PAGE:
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Robustness and Extensibility in Infrastructure Systems

Description

Resilient infrastructure research has produced a myriad of conflicting definitions and analytic frameworks, highlighting the difficulty of creating a foundational theory that informs disciplines as diverse as business, engineering, ecology,

Resilient infrastructure research has produced a myriad of conflicting definitions and analytic frameworks, highlighting the difficulty of creating a foundational theory that informs disciplines as diverse as business, engineering, ecology, and disaster risk reduction. Nevertheless, there is growing agreement that resilience is a desirable property for infrastructure systems – i.e., that more resilience is always better. Unfortunately, this view ignore that the fact that a single concept of resilience is insufficient to ensure effective performance under diverse and volatile stresses. Scholarship in resilience engineering has identified at least four irreducible resilience concepts, including: rebound, robustness, graceful extensibility, and sustained adaptability.

In this paper, we clarify the meaning of the word resilience and its use, explain the advantages of the pluralistic approach to advancing resilience theory, and clarify two of the four conceptual understandings: robustness and graceful extensibility. Furthermore, we draw upon examples in electric power, transportation, and water systems that illustrate positive and negative cases of resilience in infrastructure management and crisis response. The following conclusions result:

1. Robustness and graceful extensibility are different strategies for resilience that draw upon different system characteristics.
2. Neither robustness nor extensibility can prevent all hazards.
3. While systems can perform both strategies simultaneously, their drawbacks are different.

Robust infrastructure systems fail when policies and procedures become stale, or when faced with overwhelming surprise. Extensible systems fail when a lack of coordination or exhaustion of resources results from decompensation. Consequently, resilience is found neither only in robustness, nor only in extensibility, but in the capacity apply both and switch between them at will.

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Created

Date Created
  • 2017-07-17

Transportation Resilience to Climate Change and Extreme Weather Events - Beyond Risk and Robustness

Description

The long-term reliability and functioning of the transportation system will increasingly need to consider and plan for climate change and extreme weather events. Transportation systems have largely been designed and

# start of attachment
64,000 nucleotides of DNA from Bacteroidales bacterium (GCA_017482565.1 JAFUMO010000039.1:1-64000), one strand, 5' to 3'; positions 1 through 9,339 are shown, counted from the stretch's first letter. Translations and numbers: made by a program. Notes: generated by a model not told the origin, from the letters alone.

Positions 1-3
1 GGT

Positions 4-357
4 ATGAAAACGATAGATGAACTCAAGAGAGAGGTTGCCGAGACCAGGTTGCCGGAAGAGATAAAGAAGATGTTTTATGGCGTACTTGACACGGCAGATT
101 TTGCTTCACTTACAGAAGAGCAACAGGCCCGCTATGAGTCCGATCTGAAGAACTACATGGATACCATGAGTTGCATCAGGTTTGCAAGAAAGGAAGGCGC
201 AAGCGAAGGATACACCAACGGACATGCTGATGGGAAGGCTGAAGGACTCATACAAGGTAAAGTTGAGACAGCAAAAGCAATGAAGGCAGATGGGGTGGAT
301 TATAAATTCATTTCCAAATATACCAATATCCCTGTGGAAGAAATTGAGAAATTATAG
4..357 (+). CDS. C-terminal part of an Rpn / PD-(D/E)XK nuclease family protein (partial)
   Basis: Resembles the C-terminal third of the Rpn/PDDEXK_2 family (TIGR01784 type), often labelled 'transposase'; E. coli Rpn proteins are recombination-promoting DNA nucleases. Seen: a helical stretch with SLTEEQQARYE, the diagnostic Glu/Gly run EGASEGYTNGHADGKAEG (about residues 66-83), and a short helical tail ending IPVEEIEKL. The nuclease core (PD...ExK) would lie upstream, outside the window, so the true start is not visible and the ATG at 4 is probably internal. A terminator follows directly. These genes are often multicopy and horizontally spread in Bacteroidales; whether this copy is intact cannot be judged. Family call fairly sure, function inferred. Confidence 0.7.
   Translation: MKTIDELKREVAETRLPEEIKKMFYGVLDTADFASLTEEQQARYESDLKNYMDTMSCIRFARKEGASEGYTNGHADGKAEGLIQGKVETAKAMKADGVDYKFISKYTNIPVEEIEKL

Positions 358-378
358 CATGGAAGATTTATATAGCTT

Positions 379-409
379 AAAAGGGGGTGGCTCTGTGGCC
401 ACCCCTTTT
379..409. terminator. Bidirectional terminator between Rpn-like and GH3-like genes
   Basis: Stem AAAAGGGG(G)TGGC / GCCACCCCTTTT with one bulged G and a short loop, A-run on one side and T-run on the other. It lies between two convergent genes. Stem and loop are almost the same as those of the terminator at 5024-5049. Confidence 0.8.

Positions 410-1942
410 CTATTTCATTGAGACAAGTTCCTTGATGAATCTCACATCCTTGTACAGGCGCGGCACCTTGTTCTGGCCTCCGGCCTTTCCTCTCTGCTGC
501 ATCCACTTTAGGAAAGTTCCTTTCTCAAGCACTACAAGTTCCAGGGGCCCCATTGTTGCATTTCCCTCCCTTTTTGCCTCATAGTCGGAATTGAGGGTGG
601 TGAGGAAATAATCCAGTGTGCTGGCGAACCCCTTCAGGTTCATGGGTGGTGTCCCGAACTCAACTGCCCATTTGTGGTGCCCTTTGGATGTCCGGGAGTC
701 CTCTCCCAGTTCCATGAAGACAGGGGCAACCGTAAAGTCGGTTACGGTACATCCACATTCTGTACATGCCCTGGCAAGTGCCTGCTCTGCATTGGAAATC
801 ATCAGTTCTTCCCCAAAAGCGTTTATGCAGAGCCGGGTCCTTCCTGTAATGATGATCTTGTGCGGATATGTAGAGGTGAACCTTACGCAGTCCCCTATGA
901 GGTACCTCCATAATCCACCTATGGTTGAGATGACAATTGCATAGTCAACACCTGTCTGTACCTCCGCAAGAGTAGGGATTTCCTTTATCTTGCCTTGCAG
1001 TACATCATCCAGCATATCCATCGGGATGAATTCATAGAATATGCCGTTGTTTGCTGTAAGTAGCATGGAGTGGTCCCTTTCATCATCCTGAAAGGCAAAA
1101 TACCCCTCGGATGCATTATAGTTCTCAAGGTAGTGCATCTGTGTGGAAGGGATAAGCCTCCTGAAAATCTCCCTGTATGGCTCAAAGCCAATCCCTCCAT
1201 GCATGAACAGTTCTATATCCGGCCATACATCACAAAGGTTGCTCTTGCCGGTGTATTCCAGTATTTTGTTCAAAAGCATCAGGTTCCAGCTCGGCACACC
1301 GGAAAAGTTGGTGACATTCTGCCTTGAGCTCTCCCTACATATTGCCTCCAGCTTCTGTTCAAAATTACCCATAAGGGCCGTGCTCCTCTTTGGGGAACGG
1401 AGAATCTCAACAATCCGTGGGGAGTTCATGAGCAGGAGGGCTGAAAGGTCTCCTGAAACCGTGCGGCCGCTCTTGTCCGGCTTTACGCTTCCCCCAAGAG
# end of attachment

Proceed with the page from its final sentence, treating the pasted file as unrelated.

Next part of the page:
The long-term reliability and functioning of the transportation system will increasingly need to consider and plan for climate change and extreme weather events. Transportation systems have largely been designed and operated for historical climate conditions that are now frequently exceeded. Emerging knowledge of how to plan for climate change largely embraces risk-based thinking favoring more robust infrastructure designs. However, there remain questions about whether this approach is sufficient given the uncertainty and non-stationarity of the climate, and many other driving factors affecting transportation systems (e.g., funding, rapid technological change, population and utilization shifts, etc.).

This paper examines existing research and knowledge related to the vulnerability of the transportation system to climate change and extreme weather events and finds that there are both direct and indirect “pathways of disruption.” Direct pathways of disruption consist of both abrupt impacts to physical infrastructure and impacts on non-physical factors such as human health, behavior, and decision making. Similarly, indirect pathways of disruption result from interconnectedness with other critical infrastructure and social systems.

Currently, the direct pathways appear to receive considerably more focus and assessment than the indirect pathways, and the predominant approach for addressing these pathways of disruption emphasizes strengthening and armoring infrastructure (robustness) guided by risk analysis. However, our analysis reveals that indirect pathways of disruption can have impacts that are on par with disruptions via direct pathways, while also being less amenable to risk/robustness-based approaches. As a result, we posit that concepts like flexibility and agility appear to be well suited to complement the status quo of robustness by addressing the indirect and non-physical pathways of disruption that often prove challenging - thereby improving the resilience of transportation systems.

Full Version of Manuscript Available in Transport Policy:
https://www.sciencedirect.com/science/article/pii/S0967070X17305000

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Created

Date Created
  • 2017-07-17